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This collection of 18 essays by nearly as many different writers is divided into three main sections: Historical overview of the genre; Studies in symphonic analysis; and Performance, reception and genre. Some essays are far more analytical than others. In his chapter ‘Six great early symphonists’, Michael Spitzer will surprise many readers by coming up with Sammartini, Johann Stamitz, JC Bach, CPE Bach, Kraus and Boccherini. It’s easy to take the diversity and range of the modern symphony orchestra for granted.

‘The symphony and the classical orchestra’ may be a well-worn topic, but Richard Will’s chapter manages to cast fresh light on various aspects. It is good to be reminded that 18th-century audiences were thrilled with the actual sound of the symphony orchestra. It is, Will suggests, almost as though ‘symphonies were the vehicle for orchestras and not the other way around’. Later, he shows that the opening melody of the first Allegro from Mozart’s Symphony No 39 is ‘a virtual “tone-colour melody” … orchestral contrast could now define the very identity of the musical idea’.

In Chapter 9 Julian Horton observes that cyclical techniques are much less evident in Beethoven symphonies than in Mendelssohn, Schumann and Berlioz. In Chapter 11 Steven Vander Moortele discusses ‘two-dimensional’ symphonic forms, taking Schoenberg’s first chamber symphony as a landmark but also referring to Liszt, Strauss, Schreker, Krenek, Barber and others. In ‘Symphony/ antiphony: formal strategies in the twentieth-century symphony’, Daniel M Grimley examines five works by Sibelius, Stravinsky, Berio, Carter and, surprisingly, Pelle Gudmundsen-Holmgreen. There are many such surprises in this excellent and wide-ranging book, in which the numerous other topics include Beethoven’s shadow, British symphonies (no mention of Alan Bush or Daniel Jones), programmatic symphonies, formal strategies in the 20th-century symphony, and the Austro-German symphony in early Soviet Russia.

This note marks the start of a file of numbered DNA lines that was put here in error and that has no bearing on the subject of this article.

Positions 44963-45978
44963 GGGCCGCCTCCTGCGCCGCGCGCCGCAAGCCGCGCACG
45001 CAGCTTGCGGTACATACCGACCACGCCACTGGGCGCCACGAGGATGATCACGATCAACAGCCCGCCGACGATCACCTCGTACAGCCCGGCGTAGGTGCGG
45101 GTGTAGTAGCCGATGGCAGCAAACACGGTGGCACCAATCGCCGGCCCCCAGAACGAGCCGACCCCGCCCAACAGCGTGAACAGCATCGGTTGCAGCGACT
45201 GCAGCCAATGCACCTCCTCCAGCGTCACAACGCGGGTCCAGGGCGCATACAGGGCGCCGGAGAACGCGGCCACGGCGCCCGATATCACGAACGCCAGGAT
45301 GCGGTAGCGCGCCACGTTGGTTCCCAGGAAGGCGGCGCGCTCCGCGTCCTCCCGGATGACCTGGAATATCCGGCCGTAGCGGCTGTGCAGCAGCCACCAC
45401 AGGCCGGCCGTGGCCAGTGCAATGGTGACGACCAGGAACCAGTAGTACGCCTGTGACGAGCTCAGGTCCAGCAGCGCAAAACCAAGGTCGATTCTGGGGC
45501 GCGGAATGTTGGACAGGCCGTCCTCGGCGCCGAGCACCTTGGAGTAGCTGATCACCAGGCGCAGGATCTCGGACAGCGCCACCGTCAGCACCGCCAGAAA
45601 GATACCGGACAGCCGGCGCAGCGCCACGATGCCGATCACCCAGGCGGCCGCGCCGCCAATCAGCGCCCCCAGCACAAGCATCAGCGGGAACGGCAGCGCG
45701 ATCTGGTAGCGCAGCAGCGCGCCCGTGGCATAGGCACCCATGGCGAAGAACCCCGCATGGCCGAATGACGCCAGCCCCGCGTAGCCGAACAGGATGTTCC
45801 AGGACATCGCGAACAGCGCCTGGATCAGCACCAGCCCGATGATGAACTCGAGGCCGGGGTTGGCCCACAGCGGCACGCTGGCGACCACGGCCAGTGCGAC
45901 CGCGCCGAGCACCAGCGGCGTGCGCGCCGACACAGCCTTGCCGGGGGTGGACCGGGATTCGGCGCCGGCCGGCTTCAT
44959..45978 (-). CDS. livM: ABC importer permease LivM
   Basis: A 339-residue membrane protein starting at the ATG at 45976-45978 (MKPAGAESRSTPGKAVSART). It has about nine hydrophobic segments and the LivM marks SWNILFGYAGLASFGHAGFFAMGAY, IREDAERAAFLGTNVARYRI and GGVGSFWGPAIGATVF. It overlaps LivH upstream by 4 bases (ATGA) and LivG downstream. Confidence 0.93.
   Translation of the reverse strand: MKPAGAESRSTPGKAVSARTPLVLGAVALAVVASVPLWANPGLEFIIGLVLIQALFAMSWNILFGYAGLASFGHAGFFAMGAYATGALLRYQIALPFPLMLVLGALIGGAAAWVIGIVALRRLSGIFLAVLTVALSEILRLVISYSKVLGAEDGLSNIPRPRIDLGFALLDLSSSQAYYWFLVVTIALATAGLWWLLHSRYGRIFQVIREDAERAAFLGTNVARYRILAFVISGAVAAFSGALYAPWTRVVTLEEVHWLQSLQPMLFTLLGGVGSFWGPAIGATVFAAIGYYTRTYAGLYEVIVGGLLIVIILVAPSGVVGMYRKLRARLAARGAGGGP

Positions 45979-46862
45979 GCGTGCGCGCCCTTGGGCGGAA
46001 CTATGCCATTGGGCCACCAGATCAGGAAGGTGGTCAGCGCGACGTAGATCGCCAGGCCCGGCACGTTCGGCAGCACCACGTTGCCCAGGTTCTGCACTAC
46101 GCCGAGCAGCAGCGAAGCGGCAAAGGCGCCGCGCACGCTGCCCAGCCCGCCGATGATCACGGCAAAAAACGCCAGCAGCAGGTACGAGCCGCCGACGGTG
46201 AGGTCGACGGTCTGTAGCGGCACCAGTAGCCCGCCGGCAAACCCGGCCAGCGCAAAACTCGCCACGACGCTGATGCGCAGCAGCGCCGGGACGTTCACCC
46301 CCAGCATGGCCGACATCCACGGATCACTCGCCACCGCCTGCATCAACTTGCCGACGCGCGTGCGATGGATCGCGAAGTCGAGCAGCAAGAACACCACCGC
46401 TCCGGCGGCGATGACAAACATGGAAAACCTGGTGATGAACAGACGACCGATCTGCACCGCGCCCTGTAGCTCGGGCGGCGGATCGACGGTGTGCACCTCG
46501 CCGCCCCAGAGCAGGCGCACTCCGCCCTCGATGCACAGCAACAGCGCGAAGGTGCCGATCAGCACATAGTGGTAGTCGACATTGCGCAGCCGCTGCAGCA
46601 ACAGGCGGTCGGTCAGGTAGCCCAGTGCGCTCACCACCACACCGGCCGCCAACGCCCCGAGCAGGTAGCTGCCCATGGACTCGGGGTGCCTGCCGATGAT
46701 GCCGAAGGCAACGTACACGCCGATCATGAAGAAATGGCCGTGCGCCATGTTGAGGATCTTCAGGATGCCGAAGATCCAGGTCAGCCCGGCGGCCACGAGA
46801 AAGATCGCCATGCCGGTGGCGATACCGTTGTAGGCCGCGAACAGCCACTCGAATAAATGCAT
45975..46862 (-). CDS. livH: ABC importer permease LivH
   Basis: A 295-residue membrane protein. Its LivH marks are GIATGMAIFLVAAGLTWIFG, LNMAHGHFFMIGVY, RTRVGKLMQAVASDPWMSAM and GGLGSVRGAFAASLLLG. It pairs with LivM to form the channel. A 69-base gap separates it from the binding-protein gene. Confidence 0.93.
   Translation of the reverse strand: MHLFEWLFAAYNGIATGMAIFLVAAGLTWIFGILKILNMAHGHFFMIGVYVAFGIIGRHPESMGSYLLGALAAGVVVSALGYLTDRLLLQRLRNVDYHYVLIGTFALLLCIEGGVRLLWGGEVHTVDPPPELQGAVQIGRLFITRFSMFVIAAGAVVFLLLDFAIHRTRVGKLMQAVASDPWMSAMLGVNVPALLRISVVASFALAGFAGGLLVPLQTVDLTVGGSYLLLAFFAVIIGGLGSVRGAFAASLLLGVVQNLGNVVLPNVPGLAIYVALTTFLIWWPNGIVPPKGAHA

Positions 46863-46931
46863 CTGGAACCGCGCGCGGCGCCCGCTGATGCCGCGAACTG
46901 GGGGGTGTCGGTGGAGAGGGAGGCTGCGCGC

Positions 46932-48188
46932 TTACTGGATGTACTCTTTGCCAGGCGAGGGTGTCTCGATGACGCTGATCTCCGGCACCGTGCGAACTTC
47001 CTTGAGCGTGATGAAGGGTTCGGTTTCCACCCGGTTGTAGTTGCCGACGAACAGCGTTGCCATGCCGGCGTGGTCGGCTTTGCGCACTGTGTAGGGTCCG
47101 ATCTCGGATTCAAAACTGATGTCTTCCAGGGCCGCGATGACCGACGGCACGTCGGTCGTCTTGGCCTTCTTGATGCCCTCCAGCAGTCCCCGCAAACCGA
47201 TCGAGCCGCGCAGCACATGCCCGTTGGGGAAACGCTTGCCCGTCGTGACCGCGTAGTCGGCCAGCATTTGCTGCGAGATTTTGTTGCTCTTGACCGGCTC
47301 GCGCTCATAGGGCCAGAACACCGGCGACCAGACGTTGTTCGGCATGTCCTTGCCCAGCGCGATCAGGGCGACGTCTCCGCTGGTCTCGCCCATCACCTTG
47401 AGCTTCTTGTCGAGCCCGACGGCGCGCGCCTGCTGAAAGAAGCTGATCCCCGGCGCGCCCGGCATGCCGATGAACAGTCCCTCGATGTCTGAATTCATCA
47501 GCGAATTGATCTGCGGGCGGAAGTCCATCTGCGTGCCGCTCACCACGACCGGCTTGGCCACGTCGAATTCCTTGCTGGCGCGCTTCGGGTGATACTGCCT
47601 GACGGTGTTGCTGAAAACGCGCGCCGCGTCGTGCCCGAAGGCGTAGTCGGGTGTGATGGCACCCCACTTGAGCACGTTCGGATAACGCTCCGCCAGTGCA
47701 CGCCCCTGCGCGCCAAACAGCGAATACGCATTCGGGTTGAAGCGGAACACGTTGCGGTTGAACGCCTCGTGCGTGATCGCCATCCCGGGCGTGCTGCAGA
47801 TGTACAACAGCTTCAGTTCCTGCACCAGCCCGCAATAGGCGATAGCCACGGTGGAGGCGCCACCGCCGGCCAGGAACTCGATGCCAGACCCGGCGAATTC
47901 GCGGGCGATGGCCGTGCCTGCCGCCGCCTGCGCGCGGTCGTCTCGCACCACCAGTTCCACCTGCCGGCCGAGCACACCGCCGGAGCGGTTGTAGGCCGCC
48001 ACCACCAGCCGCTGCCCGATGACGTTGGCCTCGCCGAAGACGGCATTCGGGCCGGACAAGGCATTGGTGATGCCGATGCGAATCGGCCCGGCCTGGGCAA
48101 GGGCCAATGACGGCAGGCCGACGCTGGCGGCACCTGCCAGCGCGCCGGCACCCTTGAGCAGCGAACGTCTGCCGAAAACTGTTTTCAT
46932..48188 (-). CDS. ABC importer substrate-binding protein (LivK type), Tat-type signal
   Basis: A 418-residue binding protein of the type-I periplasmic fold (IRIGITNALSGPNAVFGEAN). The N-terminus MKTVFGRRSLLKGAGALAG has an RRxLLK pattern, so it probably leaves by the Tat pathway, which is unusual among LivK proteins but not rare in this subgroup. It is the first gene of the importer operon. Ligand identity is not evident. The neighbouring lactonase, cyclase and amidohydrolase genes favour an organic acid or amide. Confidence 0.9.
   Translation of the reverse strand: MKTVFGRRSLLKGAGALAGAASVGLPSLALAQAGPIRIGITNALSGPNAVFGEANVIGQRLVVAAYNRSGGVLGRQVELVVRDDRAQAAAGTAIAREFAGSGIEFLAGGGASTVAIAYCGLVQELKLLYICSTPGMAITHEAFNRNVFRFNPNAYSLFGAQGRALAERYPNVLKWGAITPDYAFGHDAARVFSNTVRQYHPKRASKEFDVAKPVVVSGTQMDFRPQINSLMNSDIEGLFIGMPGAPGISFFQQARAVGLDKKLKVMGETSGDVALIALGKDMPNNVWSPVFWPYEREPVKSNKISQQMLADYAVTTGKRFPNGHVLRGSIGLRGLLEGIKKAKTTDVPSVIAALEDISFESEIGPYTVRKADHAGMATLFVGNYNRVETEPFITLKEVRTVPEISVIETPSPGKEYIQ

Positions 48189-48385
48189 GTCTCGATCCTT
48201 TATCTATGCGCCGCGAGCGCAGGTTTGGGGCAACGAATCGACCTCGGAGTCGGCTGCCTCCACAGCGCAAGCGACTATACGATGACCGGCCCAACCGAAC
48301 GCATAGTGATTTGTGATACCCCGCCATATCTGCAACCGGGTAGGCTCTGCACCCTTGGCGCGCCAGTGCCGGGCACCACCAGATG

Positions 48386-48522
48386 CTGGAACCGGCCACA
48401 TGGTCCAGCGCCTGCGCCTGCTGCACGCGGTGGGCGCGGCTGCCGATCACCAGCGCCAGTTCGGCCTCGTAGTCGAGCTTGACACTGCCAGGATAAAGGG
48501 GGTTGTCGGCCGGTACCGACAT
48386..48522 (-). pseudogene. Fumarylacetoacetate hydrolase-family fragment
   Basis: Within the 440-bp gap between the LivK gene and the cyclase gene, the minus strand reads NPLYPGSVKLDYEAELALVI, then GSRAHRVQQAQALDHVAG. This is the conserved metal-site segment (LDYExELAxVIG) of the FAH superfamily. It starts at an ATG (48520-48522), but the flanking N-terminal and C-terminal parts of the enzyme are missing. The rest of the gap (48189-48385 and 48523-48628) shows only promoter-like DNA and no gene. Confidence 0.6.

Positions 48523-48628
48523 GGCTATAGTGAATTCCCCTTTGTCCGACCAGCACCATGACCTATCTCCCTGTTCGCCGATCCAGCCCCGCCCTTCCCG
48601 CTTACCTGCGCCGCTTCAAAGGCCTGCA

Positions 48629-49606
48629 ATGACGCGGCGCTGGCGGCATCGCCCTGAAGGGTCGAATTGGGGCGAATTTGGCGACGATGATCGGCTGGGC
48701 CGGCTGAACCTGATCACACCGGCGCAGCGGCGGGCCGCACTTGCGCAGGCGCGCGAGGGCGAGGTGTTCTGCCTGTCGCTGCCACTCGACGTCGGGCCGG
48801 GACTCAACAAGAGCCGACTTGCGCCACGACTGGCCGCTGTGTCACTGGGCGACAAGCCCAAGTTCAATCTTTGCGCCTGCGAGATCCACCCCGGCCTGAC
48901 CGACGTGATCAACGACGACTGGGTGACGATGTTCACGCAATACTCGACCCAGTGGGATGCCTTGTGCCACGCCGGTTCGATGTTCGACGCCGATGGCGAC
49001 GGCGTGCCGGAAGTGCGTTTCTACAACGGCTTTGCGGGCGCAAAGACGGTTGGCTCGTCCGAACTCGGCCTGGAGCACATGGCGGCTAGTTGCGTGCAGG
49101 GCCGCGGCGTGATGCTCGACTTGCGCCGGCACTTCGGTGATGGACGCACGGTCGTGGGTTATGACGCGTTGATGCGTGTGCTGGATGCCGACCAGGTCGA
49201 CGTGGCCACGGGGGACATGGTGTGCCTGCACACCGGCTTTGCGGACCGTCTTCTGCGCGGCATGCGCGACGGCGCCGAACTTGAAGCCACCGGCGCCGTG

Beautifully produced, this thoroughly stimulating survey is essential reading.

PHILIP BORG-WHEELER Read the full review on Agora Classica


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